The Known World Ap Lit Essay

The 2017 AP English Literature Free Response Questions focus on varying themes and are each structured differently. For an overview of the three prompt types that you may encounter, read The Ultimate Guide to 2016 AP English Literature FRQs. Here we discuss the third FRQ prompt which allows you to choose a particular work of literature as the focus of your essay.

Pride and Prejudice by Jane Austen is a famous classic novel based on marriage, love, and society. Herein we will discuss how to determine if the given prompt is appropriate for this particular literary work and give you an idea of what to review before your exam.

Pride and Prejudice AP English Lit Essay Themes

To choose a literary work to answer your prompt, it’s important to examine the themes which are outlined in the assigned essay. If the theme is not relevant or well established in a work, you will do well to choose another title to examine. The following are the main themes which you may discuss in your Pride and Prejudice AP English Lit Essay.

Love is an important theme in the story, as it centers around the need for the Bennet sisters to marry, in order to avoid poverty upon the death of their father. Of course, the sisters dream of matches made by love, which would also serve them financially.

Reputation is another prevalent subject which is discussed at length throughout the novel. In the story, Austen often pokes fun at the snobbish way that many people view behavior and wealth. However, she also lends great importance to reputation based on behavior when Lydia’s choice to become Wickham’s lover, without marrying him, threatens the well being of all her sisters.

Social Class is the third central theme in the book. The book focuses on the differences between upper and middle-class individuals in Regency England. While the Bennets may socialize, and possibly marry, above their status, they are treated according to their place in society. Even when someone above their class is kind to them, there is an air of charity and even judgment around it.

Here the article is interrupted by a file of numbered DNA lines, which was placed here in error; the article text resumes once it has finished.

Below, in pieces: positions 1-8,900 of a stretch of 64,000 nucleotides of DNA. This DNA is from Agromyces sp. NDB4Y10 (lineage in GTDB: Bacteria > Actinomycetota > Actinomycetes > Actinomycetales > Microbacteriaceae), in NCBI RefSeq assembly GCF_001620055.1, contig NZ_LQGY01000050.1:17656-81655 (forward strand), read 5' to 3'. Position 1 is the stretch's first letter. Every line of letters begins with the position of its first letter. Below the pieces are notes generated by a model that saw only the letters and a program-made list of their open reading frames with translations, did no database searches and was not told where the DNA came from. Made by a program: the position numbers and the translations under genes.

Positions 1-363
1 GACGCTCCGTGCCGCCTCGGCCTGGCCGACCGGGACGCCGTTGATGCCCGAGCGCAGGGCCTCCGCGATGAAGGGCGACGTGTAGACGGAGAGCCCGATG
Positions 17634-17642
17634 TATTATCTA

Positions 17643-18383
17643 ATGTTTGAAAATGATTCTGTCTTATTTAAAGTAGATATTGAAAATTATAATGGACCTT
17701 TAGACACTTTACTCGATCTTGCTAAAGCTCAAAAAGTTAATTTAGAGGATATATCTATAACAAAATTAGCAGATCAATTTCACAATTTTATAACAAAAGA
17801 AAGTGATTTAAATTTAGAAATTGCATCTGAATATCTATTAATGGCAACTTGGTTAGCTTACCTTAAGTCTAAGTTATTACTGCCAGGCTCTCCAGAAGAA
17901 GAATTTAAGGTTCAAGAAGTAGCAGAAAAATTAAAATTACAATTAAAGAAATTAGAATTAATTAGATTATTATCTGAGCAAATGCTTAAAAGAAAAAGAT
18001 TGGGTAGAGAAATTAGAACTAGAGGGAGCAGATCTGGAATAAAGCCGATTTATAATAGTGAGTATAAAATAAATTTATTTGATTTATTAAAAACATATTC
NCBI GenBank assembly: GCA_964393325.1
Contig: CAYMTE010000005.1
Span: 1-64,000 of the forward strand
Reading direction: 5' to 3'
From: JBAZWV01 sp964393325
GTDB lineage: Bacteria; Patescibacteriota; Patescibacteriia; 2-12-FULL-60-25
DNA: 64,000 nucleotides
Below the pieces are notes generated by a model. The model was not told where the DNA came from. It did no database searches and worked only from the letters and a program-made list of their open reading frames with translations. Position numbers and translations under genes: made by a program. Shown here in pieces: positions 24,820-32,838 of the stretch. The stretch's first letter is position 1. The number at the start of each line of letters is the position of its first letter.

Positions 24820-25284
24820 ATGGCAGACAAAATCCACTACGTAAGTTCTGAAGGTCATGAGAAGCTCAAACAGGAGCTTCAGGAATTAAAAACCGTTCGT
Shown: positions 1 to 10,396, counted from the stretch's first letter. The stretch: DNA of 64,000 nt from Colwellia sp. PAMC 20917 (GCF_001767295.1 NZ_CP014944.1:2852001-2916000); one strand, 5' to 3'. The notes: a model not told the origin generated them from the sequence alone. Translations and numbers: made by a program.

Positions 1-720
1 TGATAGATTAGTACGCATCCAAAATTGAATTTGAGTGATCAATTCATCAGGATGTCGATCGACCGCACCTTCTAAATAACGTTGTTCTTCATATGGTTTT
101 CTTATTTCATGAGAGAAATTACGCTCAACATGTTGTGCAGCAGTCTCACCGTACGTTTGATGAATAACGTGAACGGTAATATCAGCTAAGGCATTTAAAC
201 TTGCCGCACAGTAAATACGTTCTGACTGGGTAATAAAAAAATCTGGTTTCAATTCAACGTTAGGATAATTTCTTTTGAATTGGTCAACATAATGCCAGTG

How to use Pride and Prejudice for the 2017 AP English Literature Free Response Questions

Pride and Prejudice is a well-known literary work, with which you should be familiar. It may well be a viable choice for the AP English Lit free response question. However, that is dependent on the question. Each year the 3rd FRQ is different, and the CollegeBoard supplies a list of suggested books to reference for your essay. The absence of a book from the list does not disqualify it from use, that being said; it’s important to know how to choose which book to use for the given analysis.

In preparation for your exam, it’s a good idea to read previous years’ free response questions posted on CollegeBoard. The following review is for the 2016 FRQ prompt.

2016 FRQ 3: Many works of literature contain a character who intentionally deceives others. The character’s dishonesty may be intended to either help or hurt. Such a character, for example, may choose to mislead others for personal safety, to spare someone’s feelings, or to carry out a crime.

Choose a novel or play in which a character deceives others. Then, in a well-written essay, analyze the motives for that character’s deception and discuss how the deception contributes to the meaning of the work as a whole.

Pride and Prejudice is on the suggested list for this prompt, and there are several obvious and subtle reasons for its inclusion. The theme of deception is represented by various characters in the story. The most prominent one is George Wickham, who lies about his past and his social status to gain recognition, trust, and even a woman’s heart. However, the underlying idea that the most dangerous lies are those which we tell ourselves could make for an excellent essay topic. A possible thesis is as follows. In Pride and Prejudice, the worst lies are those the Bennet sisters tell themselves. Their unwillingness to look at the character of a person, unconnected to their social status causes them humiliation and harm.